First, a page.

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Remove non-random stuff (of base), and rename package to "random"

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commit 559e696cc1c9601f45083da767bb81533f99d3c8 1 parent 6b1a36a
@igfoo igfoo authored
Showing with 0 additions and 28,222 deletions.
  1. +0 −220 Control/Applicative.hs
  2. +0 −281 Control/Arrow.hs
  3. +0 −546 Control/Concurrent.hs
  4. +0 −132 Control/Concurrent/Chan.hs
  5. +0 −114 Control/Concurrent/MVar.hs
  6. +0 −77 Control/Concurrent/QSem.hs
  7. +0 −70 Control/Concurrent/QSemN.hs
  8. +0 −117 Control/Concurrent/SampleVar.hs
  9. +0 −592 Control/Exception.hs
  10. +0 −334 Control/Monad.hs
  11. +0 −73 Control/Monad/Fix.hs
  12. +0 −31 Control/Monad/Instances.hs
  13. +0 −64 Control/Monad/ST.hs
  14. +0 −152 Control/Monad/ST/Lazy.hs
  15. +0 −20 Control/Monad/ST/Strict.hs
  16. +0 −88 Data/Array.hs
  17. +0 −1,686 Data/Array/Base.hs
  18. +0 −423 Data/Array/Diff.hs
  19. +0 −51 Data/Array/IArray.hs
  20. +0 −262 Data/Array/IO.hs
  21. +0 −322 Data/Array/IO/Internals.hs
  22. +0 −55 Data/Array/MArray.hs
  23. +0 −77 Data/Array/ST.hs
  24. +0 −92 Data/Array/Storable.hs
  25. +0 −26 Data/Array/Unboxed.hs
  26. +0 −342 Data/Bits.hs
  27. +0 −39 Data/Bool.hs
  28. +0 −2,020 Data/ByteString.hs
  29. +0 −514 Data/ByteString/Base.hs
  30. +0 −995 Data/ByteString/Char8.hs
  31. +0 −699 Data/ByteString/Fusion.hs
  32. +0 −1,293 Data/ByteString/Lazy.hs
  33. +0 −748 Data/ByteString/Lazy/Char8.hs
  34. +0 −211 Data/Char.hs
  35. +0 −200 Data/Complex.hs
  36. +0 −166 Data/Dynamic.hs
  37. +0 −5 Data/Dynamic.hs-boot
  38. +0 −42 Data/Either.hs
  39. +0 −22 Data/Eq.hs
  40. +0 −147 Data/Fixed.hs
  41. +0 −301 Data/Foldable.hs
  42. +0 −83 Data/Function.hs
  43. +0 −53 Data/Generics.hs
  44. +0 −368 Data/Generics/Aliases.hs
  45. +0 −766 Data/Generics/Basics.hs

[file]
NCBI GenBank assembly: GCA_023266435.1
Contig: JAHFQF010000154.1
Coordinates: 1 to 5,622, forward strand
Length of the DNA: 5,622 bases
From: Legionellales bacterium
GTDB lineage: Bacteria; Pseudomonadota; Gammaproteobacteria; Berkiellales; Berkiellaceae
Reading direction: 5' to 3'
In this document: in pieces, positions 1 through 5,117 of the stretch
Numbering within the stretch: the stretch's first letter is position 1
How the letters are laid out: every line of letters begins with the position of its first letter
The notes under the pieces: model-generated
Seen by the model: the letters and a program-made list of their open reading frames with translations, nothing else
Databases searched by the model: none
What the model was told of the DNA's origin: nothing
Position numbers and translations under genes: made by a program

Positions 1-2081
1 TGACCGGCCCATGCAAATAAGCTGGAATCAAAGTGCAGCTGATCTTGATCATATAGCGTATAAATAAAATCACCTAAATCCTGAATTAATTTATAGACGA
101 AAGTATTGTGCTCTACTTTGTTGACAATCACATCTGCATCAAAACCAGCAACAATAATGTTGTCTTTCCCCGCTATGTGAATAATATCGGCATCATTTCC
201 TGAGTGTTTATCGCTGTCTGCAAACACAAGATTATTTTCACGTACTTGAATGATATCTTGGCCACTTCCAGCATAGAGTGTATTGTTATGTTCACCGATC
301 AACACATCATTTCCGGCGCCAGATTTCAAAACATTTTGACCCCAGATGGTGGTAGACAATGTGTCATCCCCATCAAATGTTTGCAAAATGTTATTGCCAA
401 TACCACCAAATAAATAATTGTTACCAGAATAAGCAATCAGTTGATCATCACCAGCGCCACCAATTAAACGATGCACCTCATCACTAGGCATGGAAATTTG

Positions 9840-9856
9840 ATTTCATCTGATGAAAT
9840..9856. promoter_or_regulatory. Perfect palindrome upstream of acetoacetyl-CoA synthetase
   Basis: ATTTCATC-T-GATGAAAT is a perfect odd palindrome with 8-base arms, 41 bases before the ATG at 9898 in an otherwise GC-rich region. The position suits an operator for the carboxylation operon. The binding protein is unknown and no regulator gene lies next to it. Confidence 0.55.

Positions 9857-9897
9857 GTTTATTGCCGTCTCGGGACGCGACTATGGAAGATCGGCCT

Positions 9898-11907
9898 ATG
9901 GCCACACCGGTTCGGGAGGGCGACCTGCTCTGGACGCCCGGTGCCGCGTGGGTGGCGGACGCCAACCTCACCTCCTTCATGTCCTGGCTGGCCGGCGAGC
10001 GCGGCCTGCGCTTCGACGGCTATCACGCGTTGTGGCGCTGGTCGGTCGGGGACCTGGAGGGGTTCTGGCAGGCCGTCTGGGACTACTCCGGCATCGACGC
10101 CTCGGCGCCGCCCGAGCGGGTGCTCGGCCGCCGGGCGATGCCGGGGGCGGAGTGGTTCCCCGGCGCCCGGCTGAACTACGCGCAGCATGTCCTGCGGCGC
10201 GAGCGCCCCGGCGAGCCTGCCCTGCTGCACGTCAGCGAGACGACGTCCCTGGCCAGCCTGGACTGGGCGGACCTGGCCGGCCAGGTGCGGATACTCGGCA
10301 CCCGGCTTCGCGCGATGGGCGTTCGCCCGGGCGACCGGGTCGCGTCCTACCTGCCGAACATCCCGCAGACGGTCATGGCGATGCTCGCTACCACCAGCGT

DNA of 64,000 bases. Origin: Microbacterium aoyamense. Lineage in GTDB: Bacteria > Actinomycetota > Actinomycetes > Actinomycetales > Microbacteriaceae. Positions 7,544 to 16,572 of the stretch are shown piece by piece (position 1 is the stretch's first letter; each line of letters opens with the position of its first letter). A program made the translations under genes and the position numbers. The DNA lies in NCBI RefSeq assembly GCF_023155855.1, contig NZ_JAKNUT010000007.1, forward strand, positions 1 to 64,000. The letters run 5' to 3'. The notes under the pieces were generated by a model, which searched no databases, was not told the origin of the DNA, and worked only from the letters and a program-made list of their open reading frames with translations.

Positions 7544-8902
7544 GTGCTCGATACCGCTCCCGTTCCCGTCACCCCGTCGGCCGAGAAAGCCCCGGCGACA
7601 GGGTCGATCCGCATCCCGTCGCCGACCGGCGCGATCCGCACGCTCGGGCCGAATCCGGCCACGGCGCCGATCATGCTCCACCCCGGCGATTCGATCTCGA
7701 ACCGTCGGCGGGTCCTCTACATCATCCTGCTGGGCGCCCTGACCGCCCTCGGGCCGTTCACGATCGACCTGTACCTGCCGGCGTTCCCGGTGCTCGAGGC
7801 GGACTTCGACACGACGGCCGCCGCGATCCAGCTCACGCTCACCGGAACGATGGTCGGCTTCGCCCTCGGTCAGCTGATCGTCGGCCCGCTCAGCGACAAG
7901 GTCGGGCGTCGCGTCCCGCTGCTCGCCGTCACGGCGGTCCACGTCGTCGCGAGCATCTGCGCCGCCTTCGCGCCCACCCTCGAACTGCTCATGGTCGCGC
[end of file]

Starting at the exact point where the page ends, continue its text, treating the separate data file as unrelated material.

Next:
46. +0 −617 Data/Generics/Instances.hs
  47. +0 −168 Data/Generics/Schemes.hs
  48. +0 −124 Data/Generics/Text.hs
  49. +0 −250 Data/Generics/Twins.hs
  50. +0 −432 Data/Graph.hs
  51. +0 −466 Data/HashTable.hs
  52. +0 −93 Data/IORef.hs
  53. +0 −65 Data/Int.hs
  54. +0 −1,549 Data/IntMap.hs
  55. +0 −1,020 Data/IntSet.hs
  56. +0 −76 Data/Ix.hs
  57. +0 −969 Data/List.hs
  58. +0 −1,846 Data/Map.hs
  59. +0 −149 Data/Maybe.hs
  60. +0 −253 Data/Monoid.hs
  61. +0 −34 Data/Ord.hs
  62. +0 −434 Data/PackedString.hs
  63. +0 −94 Data/Ratio.hs
  64. +0 −41 Data/STRef.hs
  65. +0 −34 Data/STRef/Lazy.hs
  66. +0 −20 Data/STRef/Strict.hs
  67. +0 −1,124 Data/Sequence.hs
  68. +0 −1,149 Data/Set.hs
  69. +0 −31 Data/String.hs
  70. +0 −139 Data/Traversable.hs
  71. +0 −166 Data/Tree.hs
  72. +0 −276 Data/Tuple.hs
  73. +0 −683 Data/Typeable.hs
  74. +0 −18 Data/Typeable.hs-boot
  75. +0 −61 Data/Unique.hs
  76. +0 −152 Data/Version.hs
  77. +0 −68 Data/Word.hs
  78. +0 −67 Debug/Trace.hs
  79. +0 −41 Foreign.hs
  80. +0 −24 Foreign/C.hs
  81. +0 −570 Foreign/C/Error.hs
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220 Control/Applicative.hs
@@ -1,220 +0,0 @@
------------------------------------------------------------------------------
--- |
--- Module : Control.Applicative
--- Copyright : Conor McBride and Ross Paterson 2005
--- License : BSD-style (see the LICENSE file in the distribution)
---
--- Maintainer : ross@soi.city.ac.uk
--- Stability : experimental
--- Portability : portable
---
--- This module describes a structure intermediate between a functor and
--- a monad: it provides pure expressions and sequencing, but no binding.
--- (Technically, a strong lax monoidal functor.) For more details, see
--- /Applicative Programming with Effects/,
--- by Conor McBride and Ross Paterson, online at
--- <http://www.soi.city.ac.uk/~ross/papers/Applicative.html>.
---
--- This interface was introduced for parsers by Niklas R&#xF6;jemo, because
--- it admits more sharing than the monadic interface. The names here are
--- mostly based on recent parsing work by Doaitse Swierstra.
---
--- This class is also useful with instances of the
--- 'Data.Traversable.Traversable' class.
-
-module Control.Applicative (
- -- * Applicative functors
- Applicative(..),
- -- * Alternatives
- Alternative(..),
- -- * Instances
- Const(..), WrappedMonad(..), WrappedArrow(..), ZipList(..),
- -- * Utility functions
- (<$>), (<$), (*>), (<*), (<**>),
- liftA, liftA2, liftA3,
- optional, some, many
- ) where
-
-#ifdef __HADDOCK__
-import Prelude
-#endif
-
-import Control.Arrow
- (Arrow(arr, (>>>), (&&&)), ArrowZero(zeroArrow), ArrowPlus((<+>)))
-import Control.Monad (liftM, ap, MonadPlus(..))
-import Control.Monad.Instances ()
-import Data.Monoid (Monoid(..))
-
-infixl 3 <|>
-infixl 4 <$>, <$
-infixl 4 <*>, <*, *>, <**>
-
--- | A functor with application.
---
--- Instances should satisfy the following laws:
---
--- [/identity/]
--- @'pure' 'id' '<*>' v = v@
---
--- [/composition/]
--- @'pure' (.) '<*>' u '<*>' v '<*>' w = u '<*>' (v '<*>' w)@